Maeve's Grave
“Queen Maeve’s Grave” lurking in the mist, built a thousand years before the Pyramids of Giza, and at least 3000 years before Queen Maeve ever lived

Killaspugbrone and its derelict church, where St Patrick is said to have lost a tooth

Dune running
Baldric negotiating the crux of the Strandhill sand dunes, Toposable technical grade 4.3

Strandhill dunes
The mighty Strandhill sand dunes, the tallest of them towering at least 39m over the desolate shores of the raging Atlantic


A couple of hours later and with 20 of today’s 25km behind us, we are about to reach the summit of Knocknarea for the second time, on our way back home. We’ve yomped over every inch of beach that the area has to offer, around Killaspugbrone and across the end of the runway, up and down every available sand dune past the Strandhill waterfront, through the sucking mud of a receding tide at Culleenamore Strand, and finally over the seaweed and slick rock of Oyster Lane towards the Glen road.

There is a sudden whiff of coal smoke in the wind as we pass the last cottage before the final climb back up Knocknarea, and the fine but persistent rain turns to flurries of hail, collecting on top of the thin drifts from the earlier attempt at snow. At the summit, I notice that Baldric looks much colder than I’ve ever seen him back home, and I realise with a start that I am, too – I’ve dressed, through habit, for the more familiar environment of the French Alps, and a dry cold, which, as long as you keep moving, isn’t really cold at all. But here on the Atlantic coast, today, it’s a savage wet cold, and we are chilled through to the bone. If we were planning to be out overnight, or even for just a few more hours, I would start getting worried, but as it is, we are only a few kilometres from a roaring log fire, a steaming bath, and a hot whisky, through a couple of fields and on the other side of the forest… that forest.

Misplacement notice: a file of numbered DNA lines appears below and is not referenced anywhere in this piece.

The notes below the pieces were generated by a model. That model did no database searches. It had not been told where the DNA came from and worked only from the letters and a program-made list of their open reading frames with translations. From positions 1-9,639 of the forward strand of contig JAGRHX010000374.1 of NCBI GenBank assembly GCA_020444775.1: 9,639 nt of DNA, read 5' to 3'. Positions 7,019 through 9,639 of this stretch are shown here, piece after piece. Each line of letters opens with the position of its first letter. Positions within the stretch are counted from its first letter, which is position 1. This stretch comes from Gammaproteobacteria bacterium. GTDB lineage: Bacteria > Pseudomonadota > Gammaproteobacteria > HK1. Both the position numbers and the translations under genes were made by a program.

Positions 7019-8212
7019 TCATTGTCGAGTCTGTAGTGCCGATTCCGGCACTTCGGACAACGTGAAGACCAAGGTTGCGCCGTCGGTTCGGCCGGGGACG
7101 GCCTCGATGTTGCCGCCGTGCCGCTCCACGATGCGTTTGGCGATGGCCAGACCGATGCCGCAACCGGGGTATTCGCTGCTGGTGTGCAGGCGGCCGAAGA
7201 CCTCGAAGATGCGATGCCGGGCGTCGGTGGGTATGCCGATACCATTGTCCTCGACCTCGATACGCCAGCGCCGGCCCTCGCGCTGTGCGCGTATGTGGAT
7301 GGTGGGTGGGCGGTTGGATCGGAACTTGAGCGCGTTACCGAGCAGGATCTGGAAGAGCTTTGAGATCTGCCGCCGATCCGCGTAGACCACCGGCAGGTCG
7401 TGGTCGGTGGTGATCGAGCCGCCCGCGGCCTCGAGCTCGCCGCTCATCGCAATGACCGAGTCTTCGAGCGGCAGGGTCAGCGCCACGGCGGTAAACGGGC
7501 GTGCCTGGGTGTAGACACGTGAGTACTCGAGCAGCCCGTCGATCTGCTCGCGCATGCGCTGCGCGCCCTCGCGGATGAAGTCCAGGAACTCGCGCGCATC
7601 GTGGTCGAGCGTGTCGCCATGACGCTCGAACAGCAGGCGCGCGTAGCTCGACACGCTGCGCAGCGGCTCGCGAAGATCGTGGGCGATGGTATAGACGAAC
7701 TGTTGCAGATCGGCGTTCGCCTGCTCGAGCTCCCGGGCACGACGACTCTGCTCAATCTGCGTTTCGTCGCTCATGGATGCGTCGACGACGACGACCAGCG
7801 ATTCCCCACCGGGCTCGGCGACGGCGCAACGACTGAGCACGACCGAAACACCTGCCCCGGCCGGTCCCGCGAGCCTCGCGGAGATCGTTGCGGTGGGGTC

I know where the best place to cross into the trees is, I’ve used it before. But I have an idea forming in the back of my head, just an inkling of a notion, of a coloured line drawn on the map in my head, of a quicker way through the forest, back down to the road, and straight into the bathtub. I look at my dog shivering beside me as we trot along, and I decide that anything we can do to shave a few minutes off our travel time is a good idea, so I take a sharp left turn and plunge into the forest.

Knocknarea Forest

Minutes later, I am stranded in a roiling ocean of winter-hardened gorse, with huge thorny waves towering over my head. I’ve been hooked across the chest by a hanging snare of newly-grown bramble, a spindly green vine looking for something to latch onto and choke the life out of. The tiny razor-sharp barbs slice through my soaked thermal top, but my frozen, unresponsive fingers couldn’t unhook them if I tried. I pirouette slowly, clumsily backwards in an effort to disentangle myself, my useless arms held high above my head as a pathetic mewl dribbles out from between twisted lips.

“You fucking idiot,” Baldric hisses as he squeezes past me, rolling his eyes. “This way…”